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About us

The members of the department perform basic research but the investigations are also related to disease. Different areas are the focus of the research:

(1) Oxygen-dependent gene regulation is depending mainly on a cytosolic protein (hypoxia-inducible factor, HIF), which translocates to the nucleus and exerts its biological function by modifying gene transcription (transcription factor). The cytosolic levels of HIF itself are not only depening on its synthesis but also on its degradation, which is modulated by oxygen availability as well as by posttranslational modifications of the HIF protein. Moreover, the relation between oxygen and cytosolic HIF protein levels is also modulated by inflammation and the interactions of these parameters are studied in cell culture and other models. The studies are focussed to establish how biological oxygen sensors function and how they can be manipulated on a pharmacological or genetic basis. They are aimed to develop new strategies in supporting wound healing and in the treatment of solid tumors.

(2) The molecular regulation of oxygen homeostasis and cellular adaptation is modulated by the transport of proteins through the nuclear membrane which seems to exert a regulatory function. This is specifically true for the transcription factors involved (e.g. hypoxia-inducieble factor, HIF) but also for the molecular oxygen sensors (prolyl hydroxylases), which have to be shuttled into the nucleus to exert part of their biological functions. The transport mechanisms that shuttle molecules through the nuclear membrane and their regulation are a research subject in relation to oxygen dependent gene regulation.

(3) Organ perfusion is regulated by diameter changes of the smallest arteries (arterioles). The arteriolar diameters are controlled by endothelial cells, which form the innermost cell layer in vessels. The endothelium modulates the activity of the adjacent smooth muscle cell by releasing different dilator and constrictor mediators and thereby exerts its control function on vascular tone and thus blood flow. Endothelial function is studied by means of intravital microscopy in the skeletal muscle of mice, using the isolated perfused heart or isolated vessels but also by telemetric measurement of arterial pressure in conscious animals. The arterioles that provide and control blood flow to the tissues can be directly observed using intravital microscopy. Thus, vascular diameter, blood flow velocity, and the membrane potential of vascular cells (endothelial and smooth muscle cells) can be directly assessed. A topic of special interest is the coordination of vascular cell behaviour along the length of the vessel as vascular cells do not act independently of each other but form a coordinated cellular network. Many vasomotor stimuli do not only elicit a diameter change at the site of localized application but also induce diameter changes at remote upstream sites without stimulating these areas directly. Such remote vascular responses (conducted response) require intercellular connections allowing signals to be transmitted from cell to cell. The molecular bricks of these channels are the connexin proteins which cluster to form so-called gap junctions. Overall, the studies are aimed to examine the role of endothelial mediators and gap junction proteins (connexins) in the control of blood flow to the tissues.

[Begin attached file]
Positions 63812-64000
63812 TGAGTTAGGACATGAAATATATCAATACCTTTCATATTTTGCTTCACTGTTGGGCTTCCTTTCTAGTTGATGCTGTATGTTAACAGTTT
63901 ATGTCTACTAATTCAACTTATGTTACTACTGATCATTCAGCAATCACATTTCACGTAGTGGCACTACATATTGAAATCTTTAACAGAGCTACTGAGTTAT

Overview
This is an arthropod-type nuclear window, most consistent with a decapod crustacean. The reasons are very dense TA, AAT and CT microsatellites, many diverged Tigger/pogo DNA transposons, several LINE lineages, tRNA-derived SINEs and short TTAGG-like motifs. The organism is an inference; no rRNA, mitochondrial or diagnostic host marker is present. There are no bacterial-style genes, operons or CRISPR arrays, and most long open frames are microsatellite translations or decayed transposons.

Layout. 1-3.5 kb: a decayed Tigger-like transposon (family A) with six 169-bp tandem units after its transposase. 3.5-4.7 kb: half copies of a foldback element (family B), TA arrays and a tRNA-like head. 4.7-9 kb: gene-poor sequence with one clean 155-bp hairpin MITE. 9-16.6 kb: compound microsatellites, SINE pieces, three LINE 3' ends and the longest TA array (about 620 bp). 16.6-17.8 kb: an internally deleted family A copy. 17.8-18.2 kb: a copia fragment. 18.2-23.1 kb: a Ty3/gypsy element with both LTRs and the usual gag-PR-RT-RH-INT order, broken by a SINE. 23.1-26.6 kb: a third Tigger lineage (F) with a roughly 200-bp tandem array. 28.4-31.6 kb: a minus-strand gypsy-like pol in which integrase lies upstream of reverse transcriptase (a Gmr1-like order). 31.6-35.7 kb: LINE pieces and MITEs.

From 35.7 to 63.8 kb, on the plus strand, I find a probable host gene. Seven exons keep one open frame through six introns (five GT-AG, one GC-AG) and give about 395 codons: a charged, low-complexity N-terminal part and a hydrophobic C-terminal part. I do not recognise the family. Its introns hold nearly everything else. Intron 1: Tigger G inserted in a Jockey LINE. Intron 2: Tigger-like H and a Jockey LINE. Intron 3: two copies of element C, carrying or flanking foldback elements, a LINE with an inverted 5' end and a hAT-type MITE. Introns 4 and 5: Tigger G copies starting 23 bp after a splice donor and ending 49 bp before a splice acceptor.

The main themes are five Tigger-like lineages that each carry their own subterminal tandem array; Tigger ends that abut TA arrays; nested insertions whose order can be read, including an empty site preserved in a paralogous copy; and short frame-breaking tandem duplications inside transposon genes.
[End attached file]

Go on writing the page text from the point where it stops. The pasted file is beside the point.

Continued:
(4) In collaboration with the Department for Integrative and Experimental Genomics, genes that have been demonstrated to be associated with myocardial infarction and coronary disease are examined to identify their functional roles in physiologic and pathophysiologic models. Hitherto, blood pressure measurement, development of atherosclerosis, and thrombus formation are studied in vivo in gene-deficient mice. The studies are aimed to identify how certain genes lead to coronary diseases and provide new ideas for treatment strategies.

(5) Isolated perfused kidneys of mice and rats are used as a model to study renal effects of hormones and drugs.

UN Sustainable Development Goals

In 2015, UN member states agreed to 17 global Sustainable Development Goals (SDGs) to end poverty, protect the planet and ensure prosperity for all. Our work contributes towards the following SDG(s):

  • SDG 3 - Good Health and Well-being


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